Who Will Beto O'Rourke Pick as 2020 Running Mate? Candidate Says 'It Would Be Very Difficult Not to Select a Woman'

2020 presidential hopeful Beto O'Rourke suggested on Saturday evening that his running mate, if he won the Democratic nomination, would likely be a woman.

"It would be very difficult not to select a woman with so many extraordinary women who are running right now," O'Rourke, a former congressman from Texas, said at the end of a speech in Iowa, The Dallas Morning News reported. "But first I would have to win and there's– you know, this is as open as it has ever been."

Five high-profile female politicians have already thrown their hat in the ring for the Democratic party's nomination to run again President Donald Trump. In 2016, former Secretary of State Hillary Clinton made history when she became the first woman selected as one of the major parties official nominees to run for president, but she lost to Trump. Senators Elizabeth Warren from Massachusetts, Kamala Harris from California, Amy Klobuchar of Minnesota and Kirsten Gillibrand of New York have all announced their presidential ambitions, as has Representative Tulsi Gabbard of Hawaii.

Former Texas Congressman and Democratic party presidential candidate Beto O'Rourke arrives for a podcast taping at Raygun in Cedar Rapids, Iowa on March 15 STEPHEN MATUREN/AFP/Getty Images

But O'Rourke didn't provide any further hints as to who specifically he would choose as his running mate, saying he is currently focused on securing the nomination for himself. "It's presumptuous for me to think about who I would select as a vice president. Right now I'm seeking the nomination," he said.

Senator Cory Booker of New Jersey, who is also seeking the 2020 Democratic nomination, said last month that he would "be looking to women first" when selecting a running mate.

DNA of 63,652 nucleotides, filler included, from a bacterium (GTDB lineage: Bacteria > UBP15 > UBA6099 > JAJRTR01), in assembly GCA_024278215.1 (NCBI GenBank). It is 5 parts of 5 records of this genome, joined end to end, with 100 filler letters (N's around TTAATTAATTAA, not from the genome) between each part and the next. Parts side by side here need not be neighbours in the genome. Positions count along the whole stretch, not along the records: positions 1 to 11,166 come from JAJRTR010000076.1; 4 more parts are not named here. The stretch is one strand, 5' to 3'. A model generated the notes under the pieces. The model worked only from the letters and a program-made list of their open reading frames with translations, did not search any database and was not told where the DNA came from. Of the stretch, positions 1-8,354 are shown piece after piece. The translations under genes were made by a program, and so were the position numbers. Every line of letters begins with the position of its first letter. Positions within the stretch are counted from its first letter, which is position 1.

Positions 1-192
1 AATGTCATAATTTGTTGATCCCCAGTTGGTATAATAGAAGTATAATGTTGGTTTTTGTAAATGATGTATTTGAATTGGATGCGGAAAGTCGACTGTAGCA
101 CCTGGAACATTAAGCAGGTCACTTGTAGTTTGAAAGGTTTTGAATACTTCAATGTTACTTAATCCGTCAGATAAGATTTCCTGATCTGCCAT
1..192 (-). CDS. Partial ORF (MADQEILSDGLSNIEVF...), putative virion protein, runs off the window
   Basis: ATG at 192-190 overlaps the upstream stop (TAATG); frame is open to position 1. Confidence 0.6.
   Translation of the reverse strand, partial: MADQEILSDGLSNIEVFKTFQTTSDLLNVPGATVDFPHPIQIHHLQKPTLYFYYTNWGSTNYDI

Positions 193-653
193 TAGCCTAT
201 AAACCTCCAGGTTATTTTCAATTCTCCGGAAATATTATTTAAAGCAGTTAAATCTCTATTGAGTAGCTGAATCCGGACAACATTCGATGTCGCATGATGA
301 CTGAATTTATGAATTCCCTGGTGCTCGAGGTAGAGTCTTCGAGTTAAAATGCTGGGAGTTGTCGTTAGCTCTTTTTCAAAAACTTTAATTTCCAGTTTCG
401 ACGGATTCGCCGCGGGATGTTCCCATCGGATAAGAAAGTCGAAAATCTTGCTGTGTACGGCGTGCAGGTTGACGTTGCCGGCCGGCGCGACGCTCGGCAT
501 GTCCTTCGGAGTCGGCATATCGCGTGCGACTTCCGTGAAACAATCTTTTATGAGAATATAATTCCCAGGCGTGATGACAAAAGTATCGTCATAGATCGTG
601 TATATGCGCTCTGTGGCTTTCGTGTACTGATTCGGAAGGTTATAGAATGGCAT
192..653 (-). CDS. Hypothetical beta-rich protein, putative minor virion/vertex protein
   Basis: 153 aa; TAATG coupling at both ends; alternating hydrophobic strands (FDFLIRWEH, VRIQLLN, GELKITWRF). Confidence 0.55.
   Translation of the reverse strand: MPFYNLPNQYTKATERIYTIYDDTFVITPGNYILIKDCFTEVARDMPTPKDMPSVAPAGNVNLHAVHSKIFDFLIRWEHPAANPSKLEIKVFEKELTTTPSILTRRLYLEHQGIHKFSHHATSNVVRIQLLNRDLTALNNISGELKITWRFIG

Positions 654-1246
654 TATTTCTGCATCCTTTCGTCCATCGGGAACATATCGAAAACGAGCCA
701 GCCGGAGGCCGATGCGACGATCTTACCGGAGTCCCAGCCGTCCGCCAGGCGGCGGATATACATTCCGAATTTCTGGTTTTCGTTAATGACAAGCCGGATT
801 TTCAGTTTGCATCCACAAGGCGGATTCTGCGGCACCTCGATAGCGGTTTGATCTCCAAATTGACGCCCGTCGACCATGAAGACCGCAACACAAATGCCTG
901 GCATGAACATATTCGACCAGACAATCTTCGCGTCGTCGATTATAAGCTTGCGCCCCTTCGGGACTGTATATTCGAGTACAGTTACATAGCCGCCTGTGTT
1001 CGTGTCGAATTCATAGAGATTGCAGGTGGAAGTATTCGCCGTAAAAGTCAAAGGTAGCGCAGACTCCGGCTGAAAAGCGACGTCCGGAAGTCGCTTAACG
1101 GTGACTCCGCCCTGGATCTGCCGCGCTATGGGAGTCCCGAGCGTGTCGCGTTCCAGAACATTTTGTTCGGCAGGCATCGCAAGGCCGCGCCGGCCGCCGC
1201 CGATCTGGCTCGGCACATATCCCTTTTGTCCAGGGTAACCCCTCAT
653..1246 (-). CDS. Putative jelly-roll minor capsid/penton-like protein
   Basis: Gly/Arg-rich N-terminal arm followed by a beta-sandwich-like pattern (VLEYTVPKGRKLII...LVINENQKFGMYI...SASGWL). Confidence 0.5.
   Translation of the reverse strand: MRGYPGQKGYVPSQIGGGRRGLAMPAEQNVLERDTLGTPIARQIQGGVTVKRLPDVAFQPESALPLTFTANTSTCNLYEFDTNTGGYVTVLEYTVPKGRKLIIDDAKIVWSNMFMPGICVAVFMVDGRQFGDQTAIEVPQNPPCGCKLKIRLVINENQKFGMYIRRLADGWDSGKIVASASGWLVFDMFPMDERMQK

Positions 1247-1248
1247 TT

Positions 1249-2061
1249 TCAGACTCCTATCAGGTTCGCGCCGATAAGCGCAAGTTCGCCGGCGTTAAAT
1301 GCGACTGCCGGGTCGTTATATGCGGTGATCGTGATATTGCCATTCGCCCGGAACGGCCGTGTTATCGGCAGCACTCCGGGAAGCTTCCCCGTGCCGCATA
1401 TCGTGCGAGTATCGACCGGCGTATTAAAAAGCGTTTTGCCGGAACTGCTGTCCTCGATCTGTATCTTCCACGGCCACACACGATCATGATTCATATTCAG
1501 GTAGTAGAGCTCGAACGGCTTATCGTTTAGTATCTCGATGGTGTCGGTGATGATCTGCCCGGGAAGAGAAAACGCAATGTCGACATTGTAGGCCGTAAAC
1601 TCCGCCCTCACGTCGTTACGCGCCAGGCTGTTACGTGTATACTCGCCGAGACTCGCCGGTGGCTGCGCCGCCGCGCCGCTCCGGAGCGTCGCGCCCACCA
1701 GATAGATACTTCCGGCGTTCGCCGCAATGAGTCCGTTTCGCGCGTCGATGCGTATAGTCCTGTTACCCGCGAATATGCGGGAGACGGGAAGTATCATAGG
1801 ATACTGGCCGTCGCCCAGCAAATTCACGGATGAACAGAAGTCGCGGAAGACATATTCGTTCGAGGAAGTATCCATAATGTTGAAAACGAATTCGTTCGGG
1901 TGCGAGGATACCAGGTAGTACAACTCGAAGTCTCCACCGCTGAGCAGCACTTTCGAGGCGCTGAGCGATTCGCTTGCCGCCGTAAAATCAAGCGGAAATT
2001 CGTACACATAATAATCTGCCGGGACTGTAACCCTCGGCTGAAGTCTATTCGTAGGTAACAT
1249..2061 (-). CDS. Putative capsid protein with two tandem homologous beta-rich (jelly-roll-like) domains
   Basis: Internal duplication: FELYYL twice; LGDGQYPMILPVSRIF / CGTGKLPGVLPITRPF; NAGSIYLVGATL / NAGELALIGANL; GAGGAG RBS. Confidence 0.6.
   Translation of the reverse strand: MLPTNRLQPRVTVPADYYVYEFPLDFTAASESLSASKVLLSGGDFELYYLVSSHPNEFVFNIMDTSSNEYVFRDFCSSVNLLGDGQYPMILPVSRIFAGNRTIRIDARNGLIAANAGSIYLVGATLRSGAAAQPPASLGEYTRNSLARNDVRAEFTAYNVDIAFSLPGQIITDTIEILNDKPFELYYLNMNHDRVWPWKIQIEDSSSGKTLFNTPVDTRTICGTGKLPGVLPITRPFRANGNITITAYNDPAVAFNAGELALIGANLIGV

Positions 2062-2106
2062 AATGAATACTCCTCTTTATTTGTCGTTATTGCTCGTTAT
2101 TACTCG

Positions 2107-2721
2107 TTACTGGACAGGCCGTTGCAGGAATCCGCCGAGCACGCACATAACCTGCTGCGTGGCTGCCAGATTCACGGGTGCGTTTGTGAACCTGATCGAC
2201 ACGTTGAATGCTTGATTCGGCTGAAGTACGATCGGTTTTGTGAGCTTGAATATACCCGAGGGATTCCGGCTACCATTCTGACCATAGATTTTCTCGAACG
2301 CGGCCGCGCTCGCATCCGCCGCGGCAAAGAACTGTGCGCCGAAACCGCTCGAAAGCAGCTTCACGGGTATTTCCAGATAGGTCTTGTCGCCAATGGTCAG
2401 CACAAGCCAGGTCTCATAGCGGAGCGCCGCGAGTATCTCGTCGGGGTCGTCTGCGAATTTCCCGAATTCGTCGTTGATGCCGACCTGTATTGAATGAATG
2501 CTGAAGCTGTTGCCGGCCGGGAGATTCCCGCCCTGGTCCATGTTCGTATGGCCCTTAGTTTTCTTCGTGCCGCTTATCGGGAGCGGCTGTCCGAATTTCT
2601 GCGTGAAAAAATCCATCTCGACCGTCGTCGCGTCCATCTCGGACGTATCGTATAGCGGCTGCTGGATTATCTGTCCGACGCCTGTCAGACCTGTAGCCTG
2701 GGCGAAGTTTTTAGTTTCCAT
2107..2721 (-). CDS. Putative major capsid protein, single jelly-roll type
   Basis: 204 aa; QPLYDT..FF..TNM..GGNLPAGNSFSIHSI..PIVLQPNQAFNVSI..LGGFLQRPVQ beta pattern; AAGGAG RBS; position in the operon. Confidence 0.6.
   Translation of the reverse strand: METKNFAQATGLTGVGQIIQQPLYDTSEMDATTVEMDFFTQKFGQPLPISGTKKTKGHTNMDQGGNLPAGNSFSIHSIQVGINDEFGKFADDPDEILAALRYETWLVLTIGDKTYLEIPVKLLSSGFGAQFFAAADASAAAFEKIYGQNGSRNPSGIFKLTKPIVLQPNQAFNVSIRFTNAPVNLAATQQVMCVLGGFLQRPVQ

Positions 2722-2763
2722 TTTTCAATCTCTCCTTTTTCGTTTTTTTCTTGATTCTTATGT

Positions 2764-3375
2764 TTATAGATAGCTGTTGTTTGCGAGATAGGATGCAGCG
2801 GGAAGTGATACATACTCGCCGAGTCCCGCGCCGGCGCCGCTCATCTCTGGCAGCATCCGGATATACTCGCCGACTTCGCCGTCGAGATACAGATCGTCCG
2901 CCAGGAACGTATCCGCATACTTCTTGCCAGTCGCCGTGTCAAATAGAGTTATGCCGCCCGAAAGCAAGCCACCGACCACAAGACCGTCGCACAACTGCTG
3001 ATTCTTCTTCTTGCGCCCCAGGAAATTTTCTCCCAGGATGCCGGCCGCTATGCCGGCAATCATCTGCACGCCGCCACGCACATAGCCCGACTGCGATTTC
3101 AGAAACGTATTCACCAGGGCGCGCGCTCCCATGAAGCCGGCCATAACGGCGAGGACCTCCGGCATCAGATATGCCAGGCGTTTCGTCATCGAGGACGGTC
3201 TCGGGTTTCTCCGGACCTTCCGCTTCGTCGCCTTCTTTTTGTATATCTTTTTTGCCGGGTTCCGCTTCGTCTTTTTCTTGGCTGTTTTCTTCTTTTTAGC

O'Rourke has already faced some backlash from women and minorities for what was perceived as his arrogance when announcing his presidential bid last week. He also made a badly received joke about how his wife is doing most of the work raising their three children.

"Man, I'm just born to be in it," O'Rourke said in a cover story by Vanity Fair , leading many to criticize his remarks as coming off as "messianic" and emblematic of white male privilege. He was also criticized when he said his wife Amy was raising their children "sometimes with my help." Commentators were quick to point out that O'Rourke was benefitting from "unjust gender dynamics."

Democratic presidential candidate Beto O'Rourke shakes hands as he arrives at a packed St. Patrick's Day party at the home of County Recorder John Murphy on March 16, 2019 in Dubuque, Iowa Chip Somodevilla/Getty Images

"When women candidates or commentators recognize unjust gender dynamics they do not get credit or points for being progressive. They get told that they are whiners or are 'playing the woman card,'" feminist author and New York Magazine writer Rebecca Traister wrote on Twitter.

Despite the criticism, O'Rourke told reporters on Saturday evening that he did not believe being a white male running for the 2020 Democratic nomination would put him at a disadvantage.

"I would never begin by saying that it's a disadvantage at all," he said, according to the Associated Press. "As a white man who has had privileges that others could not depend on or take for granted, I've clearly had advantages over the course of my life," he acknowledged.